Our ongoing quest, in the manner of a noble knight-errant, is to assign cool nicknames to players rather than indulge in the tired paradigm of assigning cool players nicknames. Before we launch the latest installment, however, a trip through our Hall of Honour, which, as you surely anticipated, is made entirely of fine Corinthian leather …
“Bad Miracle” – Wily Mo Peña
“Captain Black Tobacco” – John Danks
“$45 Couch” – Yuniesky Betancourt
“Liván Hernández” – Liván Hernández
“Frog in the Pot” – Carlos Zambrano
“Aqua Velva Man” – Chase Utley
“Victorian Sex Rebel” – John Axford
And the nickname now hanging perilously in the balance? It’s “Good, Round Friend”!
Denotations, Connotations, Implications, Intimations, and Incriminations:
Near the end of Arnold Lobel’s “Owl At Home,” a timeless rumination on a sexless and epicene bachelor, the titular character refers to the moon as his “Good, Round Friend.” And so, on this fine day, the NotGraphs collective shall also refer to someone as “Good, Round Friend.” And this someone shall be a ballplayer.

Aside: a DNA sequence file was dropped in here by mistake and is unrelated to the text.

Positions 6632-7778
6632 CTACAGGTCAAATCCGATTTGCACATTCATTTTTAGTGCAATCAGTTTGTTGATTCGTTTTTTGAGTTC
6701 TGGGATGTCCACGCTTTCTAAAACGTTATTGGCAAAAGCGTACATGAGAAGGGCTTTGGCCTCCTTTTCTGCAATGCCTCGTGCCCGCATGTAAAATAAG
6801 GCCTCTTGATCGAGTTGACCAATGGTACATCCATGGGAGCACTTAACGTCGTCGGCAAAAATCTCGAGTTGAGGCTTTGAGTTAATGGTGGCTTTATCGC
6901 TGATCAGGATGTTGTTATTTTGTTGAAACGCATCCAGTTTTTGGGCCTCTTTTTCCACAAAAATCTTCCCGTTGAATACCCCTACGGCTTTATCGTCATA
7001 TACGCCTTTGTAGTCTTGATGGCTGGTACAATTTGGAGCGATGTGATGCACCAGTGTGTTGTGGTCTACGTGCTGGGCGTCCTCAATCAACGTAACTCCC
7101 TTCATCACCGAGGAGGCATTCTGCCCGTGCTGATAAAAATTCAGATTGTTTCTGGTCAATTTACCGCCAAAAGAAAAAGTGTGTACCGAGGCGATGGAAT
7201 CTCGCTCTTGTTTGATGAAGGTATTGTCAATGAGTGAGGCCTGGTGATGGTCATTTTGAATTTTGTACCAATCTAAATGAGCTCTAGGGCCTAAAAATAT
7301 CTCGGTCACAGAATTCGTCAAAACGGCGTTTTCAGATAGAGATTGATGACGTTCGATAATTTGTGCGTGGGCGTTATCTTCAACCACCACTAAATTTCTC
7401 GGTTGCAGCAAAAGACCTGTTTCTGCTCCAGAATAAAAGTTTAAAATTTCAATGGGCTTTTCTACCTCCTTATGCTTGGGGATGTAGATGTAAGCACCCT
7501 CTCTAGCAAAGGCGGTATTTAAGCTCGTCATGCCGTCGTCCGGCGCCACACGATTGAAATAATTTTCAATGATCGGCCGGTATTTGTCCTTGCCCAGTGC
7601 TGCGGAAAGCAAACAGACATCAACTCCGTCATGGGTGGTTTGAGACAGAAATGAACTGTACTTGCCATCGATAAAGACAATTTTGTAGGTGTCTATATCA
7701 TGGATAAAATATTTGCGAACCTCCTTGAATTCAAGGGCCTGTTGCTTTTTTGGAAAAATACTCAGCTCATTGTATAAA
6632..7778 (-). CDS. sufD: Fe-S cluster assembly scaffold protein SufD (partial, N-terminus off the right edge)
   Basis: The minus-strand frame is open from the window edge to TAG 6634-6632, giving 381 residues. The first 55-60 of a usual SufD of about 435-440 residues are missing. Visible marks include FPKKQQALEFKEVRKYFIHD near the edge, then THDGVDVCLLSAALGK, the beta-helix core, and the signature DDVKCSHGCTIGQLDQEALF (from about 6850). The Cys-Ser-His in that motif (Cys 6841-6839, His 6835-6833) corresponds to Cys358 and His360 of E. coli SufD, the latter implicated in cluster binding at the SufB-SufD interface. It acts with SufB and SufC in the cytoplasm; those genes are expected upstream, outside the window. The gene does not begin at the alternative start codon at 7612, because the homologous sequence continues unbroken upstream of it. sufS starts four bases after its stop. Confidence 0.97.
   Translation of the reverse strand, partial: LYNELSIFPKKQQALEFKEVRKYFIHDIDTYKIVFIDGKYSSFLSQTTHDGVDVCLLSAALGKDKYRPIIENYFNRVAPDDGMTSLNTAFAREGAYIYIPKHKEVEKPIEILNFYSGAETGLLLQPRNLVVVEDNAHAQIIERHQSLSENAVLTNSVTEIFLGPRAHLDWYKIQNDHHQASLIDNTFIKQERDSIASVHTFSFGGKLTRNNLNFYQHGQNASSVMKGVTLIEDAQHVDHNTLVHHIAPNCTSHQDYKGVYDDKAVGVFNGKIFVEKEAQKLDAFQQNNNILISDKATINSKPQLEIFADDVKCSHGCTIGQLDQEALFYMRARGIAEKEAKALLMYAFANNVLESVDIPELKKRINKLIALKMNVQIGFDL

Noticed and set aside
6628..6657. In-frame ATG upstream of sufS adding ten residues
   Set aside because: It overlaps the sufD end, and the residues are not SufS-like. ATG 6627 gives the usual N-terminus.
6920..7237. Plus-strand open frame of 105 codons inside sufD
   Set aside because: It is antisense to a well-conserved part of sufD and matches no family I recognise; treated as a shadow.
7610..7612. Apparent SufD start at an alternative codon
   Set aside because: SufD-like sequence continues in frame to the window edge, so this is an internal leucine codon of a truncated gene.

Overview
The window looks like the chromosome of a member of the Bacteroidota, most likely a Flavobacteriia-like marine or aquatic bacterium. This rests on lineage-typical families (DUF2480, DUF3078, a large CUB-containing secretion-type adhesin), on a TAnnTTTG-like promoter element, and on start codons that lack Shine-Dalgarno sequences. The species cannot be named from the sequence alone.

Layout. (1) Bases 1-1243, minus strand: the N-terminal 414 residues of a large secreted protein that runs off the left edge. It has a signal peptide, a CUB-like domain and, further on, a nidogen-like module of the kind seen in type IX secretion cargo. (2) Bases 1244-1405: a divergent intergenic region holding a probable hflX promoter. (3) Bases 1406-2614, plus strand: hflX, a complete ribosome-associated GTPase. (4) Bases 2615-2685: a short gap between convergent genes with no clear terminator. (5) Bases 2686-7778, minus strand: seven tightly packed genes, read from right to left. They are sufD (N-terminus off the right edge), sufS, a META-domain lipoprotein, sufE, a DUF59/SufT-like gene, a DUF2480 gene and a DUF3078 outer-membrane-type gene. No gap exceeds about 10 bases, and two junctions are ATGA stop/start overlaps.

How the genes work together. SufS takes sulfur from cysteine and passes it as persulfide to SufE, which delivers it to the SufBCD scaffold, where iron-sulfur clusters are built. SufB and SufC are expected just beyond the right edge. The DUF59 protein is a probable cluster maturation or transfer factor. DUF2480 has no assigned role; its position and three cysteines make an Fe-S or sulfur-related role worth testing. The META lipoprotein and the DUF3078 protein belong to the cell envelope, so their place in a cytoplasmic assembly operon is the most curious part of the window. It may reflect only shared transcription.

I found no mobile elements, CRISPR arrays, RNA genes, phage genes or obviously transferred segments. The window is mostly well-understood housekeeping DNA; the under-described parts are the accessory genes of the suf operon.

This ballplayer should be rather large in frame and bearing and should also be an amiable and charming hail-fellow-well met. Or, at the least, he should impress you as such within the dreamscape of your fondest imaginings, since you will never meet him and he cares not a whit whether you live or are murdered with a shillelagh. So: portly and awesome. Like Falstaff. Not like a self-important tenor.
Prototypes from Baseball’s Gauzy Past:
Babe Ruth was fat and convivial. So he works. David Wells works, I suppose, particularly since, insofar as the qualities of a “Good, Round Friend” are concerned, a case of the gout is self-recommending. Terry Forster? Ray King? The healthy preponderance of all middle relievers?
Guiding, Determinative Query:
What current major-league player should be nicknamed “Good, Round Friend”?
The convention floor, which is, appropriately enough, brimming with good, round friends, is open for nominations …